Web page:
Group of young people with learning disabilities make their General Election postal votes


A care service in Penge is supporting four individuals with learning disabilities to make sure their voices are heard at the upcoming general election.


Crystal House is home to young people who are in transition from residential college, foster care or the family home.


Senior support worker Diane Liston says the service has made sure the group are all registered to vote on June 8.


“The election is providing us with a great opportunity to demonstrate to people with learning difficulties and mental health needs that they have a voice,” said Diane.


“Usually those who find decision-making difficult are in that position because they have never been given the opportunity.


“Within Regard we challenge that every day, enabling people to move along a pathway where they can make ever more decisions for themselves.”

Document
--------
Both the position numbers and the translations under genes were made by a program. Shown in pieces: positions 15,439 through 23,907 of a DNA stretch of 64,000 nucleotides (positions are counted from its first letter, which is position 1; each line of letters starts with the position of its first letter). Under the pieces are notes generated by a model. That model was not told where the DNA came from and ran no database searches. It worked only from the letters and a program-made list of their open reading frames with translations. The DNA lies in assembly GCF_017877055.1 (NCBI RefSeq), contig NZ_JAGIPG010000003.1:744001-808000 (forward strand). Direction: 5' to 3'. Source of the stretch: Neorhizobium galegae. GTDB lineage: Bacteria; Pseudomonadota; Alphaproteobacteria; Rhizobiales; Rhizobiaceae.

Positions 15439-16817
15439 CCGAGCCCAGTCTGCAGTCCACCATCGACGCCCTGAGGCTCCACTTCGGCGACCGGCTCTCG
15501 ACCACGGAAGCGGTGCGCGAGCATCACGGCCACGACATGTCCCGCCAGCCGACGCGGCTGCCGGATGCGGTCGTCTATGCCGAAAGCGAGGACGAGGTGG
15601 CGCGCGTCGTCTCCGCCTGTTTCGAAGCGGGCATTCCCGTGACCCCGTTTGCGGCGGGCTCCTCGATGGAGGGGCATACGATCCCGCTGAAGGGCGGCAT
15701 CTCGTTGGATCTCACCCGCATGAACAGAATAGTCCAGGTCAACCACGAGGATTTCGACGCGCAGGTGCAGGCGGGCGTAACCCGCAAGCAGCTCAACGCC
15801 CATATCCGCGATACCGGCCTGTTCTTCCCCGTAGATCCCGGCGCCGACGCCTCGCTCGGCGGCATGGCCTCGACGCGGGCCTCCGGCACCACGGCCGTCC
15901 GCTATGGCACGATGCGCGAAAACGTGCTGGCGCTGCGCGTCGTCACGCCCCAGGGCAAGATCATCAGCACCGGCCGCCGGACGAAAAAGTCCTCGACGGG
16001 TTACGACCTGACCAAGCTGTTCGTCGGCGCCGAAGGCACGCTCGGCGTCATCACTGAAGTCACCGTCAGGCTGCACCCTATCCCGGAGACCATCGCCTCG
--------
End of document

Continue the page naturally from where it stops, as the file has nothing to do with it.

Just like the rest of the electorate, the individuals who live at Crystal House are receiving numerous leaflets through the door from the various political parties, and looking at what they all have to say.


Diane said: “The people who live here like watching the news together, and sitting around the dinner table in a group talking about what’s going on in the world.


“We try to prompt discussions all the time. Our task is then to support them to make decisions for themselves.


“Having the ability to vote is a fundamental right in a democracy and every person has the same power as the next person to affect the result.”


According to Diane the ‘hot issues’ among the group are the lack of litter bins on Penge High Street, a more reliable public transport service and fixing uneven pavements.


Crystal House, run by Regard, the UK’s fourth largest care provider, aims to support people the people who live there to develop their independence.


Statistics released by Mencap show that only a third of people with learning disabilities vote.


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